The effect of mobility aid on the total heart beat index of paralympics athletes when traversing complex terrains.
Journal of Joint and Bone Surgery
Introduction In the US over half a million people are prescribed crutches each year. More than 750,000 wheelchair users exist in the UK and wheelchair and crutch users commonly develop shoulder pathology. The purpose of this study was to determine the influence of complex topographies on heart rate (HR) and thus energy expenditure, using a wheelchair and differing crutch designs on the exertional body stress. Method Two Paralympics Athletes from the GB amputee football squad were assessed in a Lomax Active wheelchair and 5 different types of crutches in a randomly allocated order over a course representing everyday complex terrains at the Pedestrian Accessibility and Movement Environment Laboratory (PAMELA), University College London. In addition results were compared over the same course with the athletes using their own personal pair of crutches. The PAMELA course consisted of a mixture of 4% and 2.5% cross falls (transverse) and a simulated road crossing, sprint, slalom and a slow straight. Results Initial findings show both athletes needed to work harder, thus spend more energy (13% more) to cope with the wheelchair tasks (2.6) than with the crutches(2.3). The Total Heart Beat Index (THBI) revealed that trying to ambulate with the crutches was more difficult in 4% cross fall (3.3) than on the longitudinal slopes (3.2), followed by 2.5% cross fall (2.85), slalom (2.1) and sprint (1.8). For the same tasks executed using a wheelchair the 2.5% gradient was shown to be the higher energy demanding (3.8), followed by the 4% (3.5), slopes (2.9), slalom (2.2) and sprint (2.1). Both participants reached a lower THBI (2.2) during the same task when using their own crutches. Conclusion The results of this study imply that ambulation with crutches puts less burden than wheelchair. This might be due to the time these athletes spend with crutches, either in training or activities of daily living. Furthermore, the physical strain which they underwent during the complex terrains was clearly reflected on their heart rate. The setting of longer distances to collect more consistent HR data should be the focus of further research. The comparison in performance between athletes and the general population should also be investigated.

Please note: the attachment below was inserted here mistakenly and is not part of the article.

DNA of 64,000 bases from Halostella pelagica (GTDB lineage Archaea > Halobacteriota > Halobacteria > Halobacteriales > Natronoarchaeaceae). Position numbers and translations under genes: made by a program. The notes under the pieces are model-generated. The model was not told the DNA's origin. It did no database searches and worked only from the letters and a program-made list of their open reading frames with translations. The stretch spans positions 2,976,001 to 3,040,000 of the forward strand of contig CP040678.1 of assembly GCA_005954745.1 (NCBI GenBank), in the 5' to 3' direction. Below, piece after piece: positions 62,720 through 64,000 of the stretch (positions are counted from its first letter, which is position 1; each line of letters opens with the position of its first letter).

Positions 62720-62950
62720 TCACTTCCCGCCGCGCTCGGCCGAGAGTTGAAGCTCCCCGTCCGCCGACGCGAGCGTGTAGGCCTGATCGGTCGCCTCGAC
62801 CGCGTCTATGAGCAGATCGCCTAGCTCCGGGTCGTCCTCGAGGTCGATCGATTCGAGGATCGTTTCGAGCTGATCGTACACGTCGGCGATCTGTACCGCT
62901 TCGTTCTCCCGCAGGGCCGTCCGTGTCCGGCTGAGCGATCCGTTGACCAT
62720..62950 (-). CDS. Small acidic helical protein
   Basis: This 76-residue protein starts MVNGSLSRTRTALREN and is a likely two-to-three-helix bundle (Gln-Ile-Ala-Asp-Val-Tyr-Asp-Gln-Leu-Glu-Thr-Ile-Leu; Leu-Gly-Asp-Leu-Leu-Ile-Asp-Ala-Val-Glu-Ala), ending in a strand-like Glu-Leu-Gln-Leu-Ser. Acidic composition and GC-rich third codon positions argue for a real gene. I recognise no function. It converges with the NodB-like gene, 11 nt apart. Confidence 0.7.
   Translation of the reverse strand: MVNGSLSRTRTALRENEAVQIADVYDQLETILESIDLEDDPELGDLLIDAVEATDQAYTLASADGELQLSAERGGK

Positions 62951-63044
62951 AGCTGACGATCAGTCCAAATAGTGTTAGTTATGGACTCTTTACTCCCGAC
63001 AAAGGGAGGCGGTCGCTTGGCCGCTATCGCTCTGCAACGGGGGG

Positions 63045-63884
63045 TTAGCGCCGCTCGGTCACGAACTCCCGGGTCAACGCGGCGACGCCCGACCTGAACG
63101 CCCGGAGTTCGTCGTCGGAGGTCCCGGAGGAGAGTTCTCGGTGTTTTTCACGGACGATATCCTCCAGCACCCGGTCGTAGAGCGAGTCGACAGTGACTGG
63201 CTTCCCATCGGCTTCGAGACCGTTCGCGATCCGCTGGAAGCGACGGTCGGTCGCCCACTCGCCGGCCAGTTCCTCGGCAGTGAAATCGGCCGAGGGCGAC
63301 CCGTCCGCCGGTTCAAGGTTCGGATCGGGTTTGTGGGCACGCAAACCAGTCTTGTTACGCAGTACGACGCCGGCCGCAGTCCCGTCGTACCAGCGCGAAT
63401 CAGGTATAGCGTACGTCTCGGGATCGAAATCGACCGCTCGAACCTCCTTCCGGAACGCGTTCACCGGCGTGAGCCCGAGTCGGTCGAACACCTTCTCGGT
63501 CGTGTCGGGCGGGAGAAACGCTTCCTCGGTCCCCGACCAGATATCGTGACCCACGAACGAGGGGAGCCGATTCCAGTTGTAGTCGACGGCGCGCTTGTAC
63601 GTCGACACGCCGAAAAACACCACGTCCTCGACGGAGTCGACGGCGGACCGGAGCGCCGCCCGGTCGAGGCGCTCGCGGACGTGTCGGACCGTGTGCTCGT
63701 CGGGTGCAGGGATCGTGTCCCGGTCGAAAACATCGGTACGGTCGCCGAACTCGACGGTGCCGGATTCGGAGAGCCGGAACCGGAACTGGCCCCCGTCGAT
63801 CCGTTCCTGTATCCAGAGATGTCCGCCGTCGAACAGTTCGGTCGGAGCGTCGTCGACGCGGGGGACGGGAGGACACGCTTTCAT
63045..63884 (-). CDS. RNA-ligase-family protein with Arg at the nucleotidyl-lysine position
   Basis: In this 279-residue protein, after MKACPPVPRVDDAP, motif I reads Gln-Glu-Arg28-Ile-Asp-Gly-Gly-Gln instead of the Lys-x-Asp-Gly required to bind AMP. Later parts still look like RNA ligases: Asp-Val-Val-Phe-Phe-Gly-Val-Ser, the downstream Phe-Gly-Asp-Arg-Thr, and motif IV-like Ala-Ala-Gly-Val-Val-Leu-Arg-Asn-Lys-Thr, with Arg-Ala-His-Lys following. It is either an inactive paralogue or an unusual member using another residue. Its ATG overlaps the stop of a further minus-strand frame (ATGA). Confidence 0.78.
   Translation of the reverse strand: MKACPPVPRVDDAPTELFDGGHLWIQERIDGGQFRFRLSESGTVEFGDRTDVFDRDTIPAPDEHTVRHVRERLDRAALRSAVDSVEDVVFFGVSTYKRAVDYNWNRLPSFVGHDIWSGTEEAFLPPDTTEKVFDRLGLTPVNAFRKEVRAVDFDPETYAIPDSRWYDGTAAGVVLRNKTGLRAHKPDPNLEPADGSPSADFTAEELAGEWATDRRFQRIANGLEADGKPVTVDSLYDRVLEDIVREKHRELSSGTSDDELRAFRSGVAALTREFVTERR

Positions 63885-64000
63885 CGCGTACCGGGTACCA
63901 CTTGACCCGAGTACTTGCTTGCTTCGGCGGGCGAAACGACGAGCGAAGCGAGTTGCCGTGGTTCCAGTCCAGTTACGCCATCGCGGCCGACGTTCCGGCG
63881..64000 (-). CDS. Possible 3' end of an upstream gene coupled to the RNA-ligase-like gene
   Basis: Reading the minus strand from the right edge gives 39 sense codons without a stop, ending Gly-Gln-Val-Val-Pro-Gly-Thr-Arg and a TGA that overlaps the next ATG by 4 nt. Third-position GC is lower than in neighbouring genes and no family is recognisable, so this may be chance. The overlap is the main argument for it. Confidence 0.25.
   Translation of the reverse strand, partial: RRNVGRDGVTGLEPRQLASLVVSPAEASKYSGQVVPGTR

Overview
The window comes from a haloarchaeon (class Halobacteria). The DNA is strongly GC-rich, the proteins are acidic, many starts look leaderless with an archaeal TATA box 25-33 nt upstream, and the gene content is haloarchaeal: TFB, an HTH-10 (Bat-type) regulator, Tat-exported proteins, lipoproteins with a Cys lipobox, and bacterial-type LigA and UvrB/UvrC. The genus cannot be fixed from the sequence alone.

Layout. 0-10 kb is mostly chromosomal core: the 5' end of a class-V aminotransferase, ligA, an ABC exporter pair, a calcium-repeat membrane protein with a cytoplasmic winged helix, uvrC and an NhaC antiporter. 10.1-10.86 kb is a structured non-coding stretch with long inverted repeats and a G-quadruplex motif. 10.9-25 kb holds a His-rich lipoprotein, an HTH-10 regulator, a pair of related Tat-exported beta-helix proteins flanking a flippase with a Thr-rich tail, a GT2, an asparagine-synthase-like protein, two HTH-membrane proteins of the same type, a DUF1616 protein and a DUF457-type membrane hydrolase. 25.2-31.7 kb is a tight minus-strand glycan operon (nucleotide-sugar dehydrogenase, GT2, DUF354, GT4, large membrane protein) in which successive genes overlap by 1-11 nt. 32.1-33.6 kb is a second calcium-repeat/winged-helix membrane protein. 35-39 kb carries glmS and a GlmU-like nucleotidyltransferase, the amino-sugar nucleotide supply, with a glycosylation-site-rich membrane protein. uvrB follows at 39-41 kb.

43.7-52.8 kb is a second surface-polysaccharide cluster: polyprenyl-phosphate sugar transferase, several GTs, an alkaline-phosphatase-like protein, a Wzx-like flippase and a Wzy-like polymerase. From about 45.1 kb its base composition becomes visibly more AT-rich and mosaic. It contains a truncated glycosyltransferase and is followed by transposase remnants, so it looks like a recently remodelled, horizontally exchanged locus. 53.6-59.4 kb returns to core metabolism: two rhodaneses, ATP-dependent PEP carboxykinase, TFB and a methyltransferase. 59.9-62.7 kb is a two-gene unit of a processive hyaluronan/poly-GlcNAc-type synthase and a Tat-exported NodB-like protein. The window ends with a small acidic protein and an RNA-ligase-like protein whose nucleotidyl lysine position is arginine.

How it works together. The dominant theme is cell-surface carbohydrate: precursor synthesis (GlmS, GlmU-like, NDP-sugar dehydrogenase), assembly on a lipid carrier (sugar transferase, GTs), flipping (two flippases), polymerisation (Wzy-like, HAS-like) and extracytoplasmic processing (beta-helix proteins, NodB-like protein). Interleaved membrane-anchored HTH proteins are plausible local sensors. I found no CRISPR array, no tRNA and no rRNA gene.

|Title:||The effect of mobility aid on the total heart beat index of paralympics athletes when traversing complex terrains|
|Keywords:||Paralympics, Total Heart Beat Index (THBI), Lomax active wheelchair, Crutches, Amputee|
|UCL classification:||UCL > School of BEAMS
UCL > School of BEAMS > Faculty of Engineering Science
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